Pelvic Trauma: Vascular/Visceral

Fig. 21.1
Acute arterial bleeding; axial CT image of the pelvis on arterial (a) and venous (b) phases. Extravascular hyperattenuating focus with attenuation similar to that of the iliac arteries in the extraperitoneal left pelvic space (arrow) (a) enlarging (arrow) in the following phase of acquisition (b)


Fig. 21.2
Venous bleeding; axial CT image of the pelvis without c.m. (a) and with c.m. on arterial (b), venous (c), and capillary late (d) phases. Extrapelvic hematoma seen as an iso-hypoattenuating area in the right gluteal region (a) has the same attenuation values in the arterial phase (b). In the portal venous phase (c), a late focus of extravascular hyperattenuation appears into the hematoma (arrow), enlarging during capillary late phase (arrow) (d)

Fractures involving the lesser sciatic foramen and mostly the greater sciatic foramen, common pathway for many pelvic vessels, have a great risk of bleeding, especially from the superior gluteal and the internal pudendal arteries. Therefore, the fracture location can be used to presume the injured artery [10, 11] but a readily and certain identification can only be obtained by a CT angiography.

There are a host of factors that influence the diagnostic quality of a CT examination and lead to a misinterpretation [12] but a careful attention to technique is crucial. For the purposes of this review, we will not discuss about contrast media CT protocol but it should be noted that a preliminary unenhanced scan must be obtained to differentiate active extravasation from other high-attenuation entities, such as bone fragments, foreign bodies, or drugs [13] (Fig. 21.3). Once ongoing hemorrhage is identified as focal area of high attenuation (greater than 90UH), equally important are coronal maximum intensity projection (MIP) reformatted images, useful to detect the exact site of extravasation [5]. Finally, multiplanar reformation (MPR), viewed in combination with axial images, may be used to evaluate vessel along its long axis and reveal subtle injuries [1] (Fig. 21.4).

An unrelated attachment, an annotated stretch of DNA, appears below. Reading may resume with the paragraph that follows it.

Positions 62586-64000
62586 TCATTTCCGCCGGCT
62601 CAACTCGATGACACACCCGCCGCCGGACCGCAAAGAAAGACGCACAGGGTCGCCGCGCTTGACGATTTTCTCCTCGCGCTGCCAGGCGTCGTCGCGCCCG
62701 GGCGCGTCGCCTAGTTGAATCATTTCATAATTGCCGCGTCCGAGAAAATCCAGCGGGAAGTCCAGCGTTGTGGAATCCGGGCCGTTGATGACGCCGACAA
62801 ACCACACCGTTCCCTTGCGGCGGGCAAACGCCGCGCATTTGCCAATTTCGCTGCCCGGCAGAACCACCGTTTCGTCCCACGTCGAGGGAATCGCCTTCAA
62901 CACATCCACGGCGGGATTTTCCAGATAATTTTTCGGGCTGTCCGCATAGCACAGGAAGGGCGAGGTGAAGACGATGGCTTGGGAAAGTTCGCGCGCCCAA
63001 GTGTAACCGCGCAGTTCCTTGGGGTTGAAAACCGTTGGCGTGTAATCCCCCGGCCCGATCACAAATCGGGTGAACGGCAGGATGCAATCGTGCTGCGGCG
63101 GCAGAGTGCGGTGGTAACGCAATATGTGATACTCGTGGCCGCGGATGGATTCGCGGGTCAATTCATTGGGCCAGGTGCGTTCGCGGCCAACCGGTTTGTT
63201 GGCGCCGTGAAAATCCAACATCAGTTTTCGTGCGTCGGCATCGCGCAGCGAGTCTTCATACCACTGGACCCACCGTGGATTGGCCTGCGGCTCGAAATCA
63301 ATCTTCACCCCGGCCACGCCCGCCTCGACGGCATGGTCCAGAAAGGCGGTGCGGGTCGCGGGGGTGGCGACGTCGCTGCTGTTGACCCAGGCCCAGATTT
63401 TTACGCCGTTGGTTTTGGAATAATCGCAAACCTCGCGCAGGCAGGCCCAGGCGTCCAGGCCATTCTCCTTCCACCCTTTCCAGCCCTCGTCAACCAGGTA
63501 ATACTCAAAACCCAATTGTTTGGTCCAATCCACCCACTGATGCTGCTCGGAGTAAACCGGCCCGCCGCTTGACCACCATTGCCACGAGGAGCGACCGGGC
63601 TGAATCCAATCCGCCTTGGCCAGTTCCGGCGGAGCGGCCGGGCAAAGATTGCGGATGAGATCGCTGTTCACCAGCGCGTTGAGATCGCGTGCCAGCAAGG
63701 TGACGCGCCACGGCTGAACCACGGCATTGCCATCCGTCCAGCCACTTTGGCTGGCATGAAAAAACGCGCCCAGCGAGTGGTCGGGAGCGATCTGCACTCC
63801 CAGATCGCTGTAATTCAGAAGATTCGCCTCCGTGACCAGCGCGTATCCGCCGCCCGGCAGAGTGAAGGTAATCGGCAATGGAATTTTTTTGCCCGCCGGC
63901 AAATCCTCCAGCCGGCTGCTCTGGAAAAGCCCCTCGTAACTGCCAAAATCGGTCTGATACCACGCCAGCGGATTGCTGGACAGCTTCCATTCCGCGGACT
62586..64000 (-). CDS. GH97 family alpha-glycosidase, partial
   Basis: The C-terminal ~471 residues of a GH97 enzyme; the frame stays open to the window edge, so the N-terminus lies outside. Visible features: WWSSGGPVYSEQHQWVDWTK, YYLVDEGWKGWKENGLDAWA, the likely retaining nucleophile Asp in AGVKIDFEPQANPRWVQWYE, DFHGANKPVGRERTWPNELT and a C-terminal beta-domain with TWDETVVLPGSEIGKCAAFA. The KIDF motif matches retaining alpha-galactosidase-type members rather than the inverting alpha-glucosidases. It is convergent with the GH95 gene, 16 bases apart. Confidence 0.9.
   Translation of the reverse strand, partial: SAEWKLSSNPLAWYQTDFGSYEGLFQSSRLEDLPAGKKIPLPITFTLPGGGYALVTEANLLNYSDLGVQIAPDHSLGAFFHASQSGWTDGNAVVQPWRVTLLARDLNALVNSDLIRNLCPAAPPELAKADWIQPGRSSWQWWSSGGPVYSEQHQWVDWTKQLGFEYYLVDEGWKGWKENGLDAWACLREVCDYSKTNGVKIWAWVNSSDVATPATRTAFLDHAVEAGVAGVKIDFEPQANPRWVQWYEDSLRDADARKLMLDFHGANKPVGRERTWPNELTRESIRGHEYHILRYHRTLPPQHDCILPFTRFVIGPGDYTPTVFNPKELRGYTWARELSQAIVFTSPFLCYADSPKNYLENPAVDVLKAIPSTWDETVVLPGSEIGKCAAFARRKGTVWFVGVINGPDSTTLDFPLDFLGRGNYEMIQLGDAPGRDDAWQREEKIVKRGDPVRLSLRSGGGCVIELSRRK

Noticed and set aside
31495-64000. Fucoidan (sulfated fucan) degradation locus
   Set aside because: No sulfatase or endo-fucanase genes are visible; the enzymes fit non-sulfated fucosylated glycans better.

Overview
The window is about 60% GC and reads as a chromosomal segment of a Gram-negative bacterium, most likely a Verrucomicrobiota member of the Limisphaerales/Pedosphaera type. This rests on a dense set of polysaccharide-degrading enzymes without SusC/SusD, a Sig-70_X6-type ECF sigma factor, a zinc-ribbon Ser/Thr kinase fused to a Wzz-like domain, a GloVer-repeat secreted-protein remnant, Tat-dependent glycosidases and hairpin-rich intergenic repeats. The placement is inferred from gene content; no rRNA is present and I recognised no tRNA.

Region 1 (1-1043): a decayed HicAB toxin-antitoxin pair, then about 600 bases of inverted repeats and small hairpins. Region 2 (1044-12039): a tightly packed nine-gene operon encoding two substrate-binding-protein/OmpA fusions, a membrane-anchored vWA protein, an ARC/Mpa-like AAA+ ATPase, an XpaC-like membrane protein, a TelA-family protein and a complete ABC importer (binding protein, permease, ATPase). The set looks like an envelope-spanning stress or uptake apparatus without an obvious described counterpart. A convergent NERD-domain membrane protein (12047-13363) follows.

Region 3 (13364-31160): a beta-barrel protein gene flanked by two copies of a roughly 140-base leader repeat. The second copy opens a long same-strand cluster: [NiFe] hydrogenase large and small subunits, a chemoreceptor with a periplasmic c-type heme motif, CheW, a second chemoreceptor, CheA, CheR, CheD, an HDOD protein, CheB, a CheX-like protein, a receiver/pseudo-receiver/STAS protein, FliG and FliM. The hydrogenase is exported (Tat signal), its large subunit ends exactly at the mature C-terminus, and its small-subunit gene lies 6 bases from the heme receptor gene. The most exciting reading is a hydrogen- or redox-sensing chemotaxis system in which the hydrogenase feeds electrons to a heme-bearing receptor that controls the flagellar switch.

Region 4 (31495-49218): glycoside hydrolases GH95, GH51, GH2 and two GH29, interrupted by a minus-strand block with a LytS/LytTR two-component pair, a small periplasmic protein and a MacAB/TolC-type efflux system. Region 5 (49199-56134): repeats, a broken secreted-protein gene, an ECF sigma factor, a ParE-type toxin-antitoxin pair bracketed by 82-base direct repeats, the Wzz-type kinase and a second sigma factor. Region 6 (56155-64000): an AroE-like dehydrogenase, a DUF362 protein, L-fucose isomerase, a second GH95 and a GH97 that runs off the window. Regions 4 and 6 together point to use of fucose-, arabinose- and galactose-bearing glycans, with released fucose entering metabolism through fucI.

Fig. 21.3
Unenhanced (a) and post-contrast arterial phase (b) axial CT image. Hyperdense area close to the right ischio-pubic branche (long arrow) showing an attenuation higher than that of the iliac arteries (short arrows) (b) but equal in both unenhanced (a) and arterial (b) phases, corresponding to a bone fragment


Fig. 21.4
Axial unenhanced (a) and arterial phase (b) CT image, coronal reformatting (c) and angiography (d) of the pelvis. Large extraperitoneal hematoma in the left pelvic side wall, appearing as an hyperattenuating collection in the unenhanced (a) and arterial axial images (b); the coronal reformatting of the arterial phase (c) shows a minute focus of enhancement (arrow), corresponding to an active arterial bleeding. Selective angiography (d) confirmed blood extravasation and the exact site (arrow)

21.6.2 Other Form of Vascular Injuries